silhouette of a man half submerged in water wiht a noose around his neck

An Occurrence at Owl Creek Bridge

by Ambrose Bierce
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Does the story "An Occurrence at Owl Creek Bridge" make use of symbols?

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The story does make use of symbols, beginning with the setting, which is on the railroad bridge. In this case, the bridge specifically is a symbol. Some commentators believe that author Ambrose Bierce, who fought with the Union, was prompted to write "An Occurrence at Owl Creek Bridge" because of the many incidents in which Southern sympathizers tried to blow up bridges or roads to make it impossible for the North to get much-needed supplies.

That may be so, but nevertheless, the use of the bridge as a setting serves as a symbol. What does a bridge do? It spans and connects two sides or two places. In the story, the bridge spans life and death for Peyton Farquhar and symbolizes the few moments of his hanging, during which he is in limbo between the two states.

The railway tracks also serve as a symbol of Peyton's life and existence, which are fading away. Specifically, the author writes that the "railroad ran straight away into a forest for a hundred yards, then, curving, was lost to view," just as Peyton’s future begins to fade away and become "lost to view."

In addition, the stream below the bridge is another symbol. In literature, water often represents life, renewal, cleansing, or freedom. In the story, the stream represents both Peyton’s life and his freedom. The author says that the:

swirling water of the stream racing madly beneath his feet. A piece of dancing driftwood caught his attention and his eyes followed it down the current. How slowly it appeared to move! What a sluggish stream!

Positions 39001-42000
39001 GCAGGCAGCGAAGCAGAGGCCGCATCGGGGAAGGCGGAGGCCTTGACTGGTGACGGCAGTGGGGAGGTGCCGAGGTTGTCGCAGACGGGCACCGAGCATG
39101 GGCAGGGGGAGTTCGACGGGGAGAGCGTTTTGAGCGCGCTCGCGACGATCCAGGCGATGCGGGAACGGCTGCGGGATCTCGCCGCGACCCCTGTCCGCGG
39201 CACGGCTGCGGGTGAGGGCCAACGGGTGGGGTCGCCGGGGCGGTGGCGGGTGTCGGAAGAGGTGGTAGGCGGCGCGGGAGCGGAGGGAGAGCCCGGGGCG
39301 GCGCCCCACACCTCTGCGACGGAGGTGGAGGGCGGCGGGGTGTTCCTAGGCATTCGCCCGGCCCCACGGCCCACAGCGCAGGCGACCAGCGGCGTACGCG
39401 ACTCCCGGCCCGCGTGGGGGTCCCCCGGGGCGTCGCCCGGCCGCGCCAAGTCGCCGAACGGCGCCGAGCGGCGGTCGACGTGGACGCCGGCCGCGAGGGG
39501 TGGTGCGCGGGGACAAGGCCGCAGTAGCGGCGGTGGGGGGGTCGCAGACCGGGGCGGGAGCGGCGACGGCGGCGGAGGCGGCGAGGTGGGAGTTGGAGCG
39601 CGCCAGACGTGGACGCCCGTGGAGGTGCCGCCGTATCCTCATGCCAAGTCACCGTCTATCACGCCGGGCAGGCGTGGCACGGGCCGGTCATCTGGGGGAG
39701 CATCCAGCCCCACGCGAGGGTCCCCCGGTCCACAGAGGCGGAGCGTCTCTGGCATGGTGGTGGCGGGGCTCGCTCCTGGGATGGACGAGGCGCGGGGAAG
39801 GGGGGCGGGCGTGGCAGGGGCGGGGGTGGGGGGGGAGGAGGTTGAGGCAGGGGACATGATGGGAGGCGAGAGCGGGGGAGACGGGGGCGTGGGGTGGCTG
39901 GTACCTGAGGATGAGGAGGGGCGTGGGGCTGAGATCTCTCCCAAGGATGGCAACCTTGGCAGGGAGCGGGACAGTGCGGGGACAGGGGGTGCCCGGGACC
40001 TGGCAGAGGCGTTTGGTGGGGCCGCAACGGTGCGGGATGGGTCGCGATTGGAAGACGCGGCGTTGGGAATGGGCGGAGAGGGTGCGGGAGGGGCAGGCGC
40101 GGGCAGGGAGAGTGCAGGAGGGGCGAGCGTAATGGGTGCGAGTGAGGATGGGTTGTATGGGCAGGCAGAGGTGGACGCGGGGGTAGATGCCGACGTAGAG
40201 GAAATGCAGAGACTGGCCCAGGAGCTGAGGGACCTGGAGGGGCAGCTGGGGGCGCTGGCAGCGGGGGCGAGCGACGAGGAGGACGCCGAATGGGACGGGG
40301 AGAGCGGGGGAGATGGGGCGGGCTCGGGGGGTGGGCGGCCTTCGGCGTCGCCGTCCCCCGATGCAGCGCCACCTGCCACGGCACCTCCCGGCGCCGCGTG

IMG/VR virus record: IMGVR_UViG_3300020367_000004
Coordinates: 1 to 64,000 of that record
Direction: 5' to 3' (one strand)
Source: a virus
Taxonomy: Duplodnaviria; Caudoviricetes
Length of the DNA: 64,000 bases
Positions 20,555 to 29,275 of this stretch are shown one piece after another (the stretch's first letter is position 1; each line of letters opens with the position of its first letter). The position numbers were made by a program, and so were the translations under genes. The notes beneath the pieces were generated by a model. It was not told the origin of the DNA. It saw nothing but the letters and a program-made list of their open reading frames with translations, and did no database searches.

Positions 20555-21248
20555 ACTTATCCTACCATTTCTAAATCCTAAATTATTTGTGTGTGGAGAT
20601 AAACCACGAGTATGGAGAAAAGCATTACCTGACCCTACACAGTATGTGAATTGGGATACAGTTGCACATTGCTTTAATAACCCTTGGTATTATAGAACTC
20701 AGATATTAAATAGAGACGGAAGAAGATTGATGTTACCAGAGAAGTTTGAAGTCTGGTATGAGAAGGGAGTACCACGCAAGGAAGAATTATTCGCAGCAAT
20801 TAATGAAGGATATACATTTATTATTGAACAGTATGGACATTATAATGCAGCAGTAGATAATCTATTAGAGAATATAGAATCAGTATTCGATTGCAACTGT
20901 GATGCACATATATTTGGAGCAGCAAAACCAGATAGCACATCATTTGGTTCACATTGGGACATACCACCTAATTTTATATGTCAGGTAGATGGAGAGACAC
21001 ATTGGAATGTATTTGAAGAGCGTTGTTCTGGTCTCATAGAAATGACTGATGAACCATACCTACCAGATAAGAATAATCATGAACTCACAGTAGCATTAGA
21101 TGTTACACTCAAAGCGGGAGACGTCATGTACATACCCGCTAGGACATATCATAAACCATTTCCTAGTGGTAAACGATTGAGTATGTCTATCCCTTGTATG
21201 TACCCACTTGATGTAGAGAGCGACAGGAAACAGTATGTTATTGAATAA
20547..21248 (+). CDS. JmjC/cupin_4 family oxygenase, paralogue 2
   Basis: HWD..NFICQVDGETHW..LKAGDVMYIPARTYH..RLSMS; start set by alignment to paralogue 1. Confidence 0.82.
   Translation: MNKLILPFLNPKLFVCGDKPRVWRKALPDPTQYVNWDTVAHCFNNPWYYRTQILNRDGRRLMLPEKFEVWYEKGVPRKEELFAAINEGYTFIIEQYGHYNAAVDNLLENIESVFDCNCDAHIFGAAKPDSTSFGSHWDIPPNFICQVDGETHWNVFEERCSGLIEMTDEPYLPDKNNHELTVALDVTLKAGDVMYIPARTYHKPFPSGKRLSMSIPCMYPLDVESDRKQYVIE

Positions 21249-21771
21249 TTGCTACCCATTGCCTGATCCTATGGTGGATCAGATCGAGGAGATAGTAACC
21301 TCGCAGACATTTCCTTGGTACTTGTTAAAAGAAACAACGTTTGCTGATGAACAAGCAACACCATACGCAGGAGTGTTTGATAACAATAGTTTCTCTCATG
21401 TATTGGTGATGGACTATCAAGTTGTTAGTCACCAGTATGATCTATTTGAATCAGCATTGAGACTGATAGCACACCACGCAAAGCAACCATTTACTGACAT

How is it possible that the stream is both "racing madly" and "sluggish" at once? The last few moments of Peyton’s life are racing away, while at the same time, as his mind plays tricks on him so that he believes that he can escape and survive, he prolongs those last few moments while he is in between life and death and thereby slows the stream down.

Ambrose Bierce also uses colors as symbols in the story. The word "white" appears three times. The first is to describe the color of Peyton's wife's hands. The second is "the wide white walk" (also note the use of alliteration to drive home the importance of this image) he sees after he escapes his hanging and travels to his home. In both of these instances, white represents purity and something that Peyton loves. However, as he is about to embrace his wife (in his mind), "a blinding white light blazes all about him" and thrusts him into "darkness and silence!" The contrast between the white of the walkway that will take Peyton to his beloved wife and the white light that eclipses his life shows how quickly his dream of escape and his life are extinguished.

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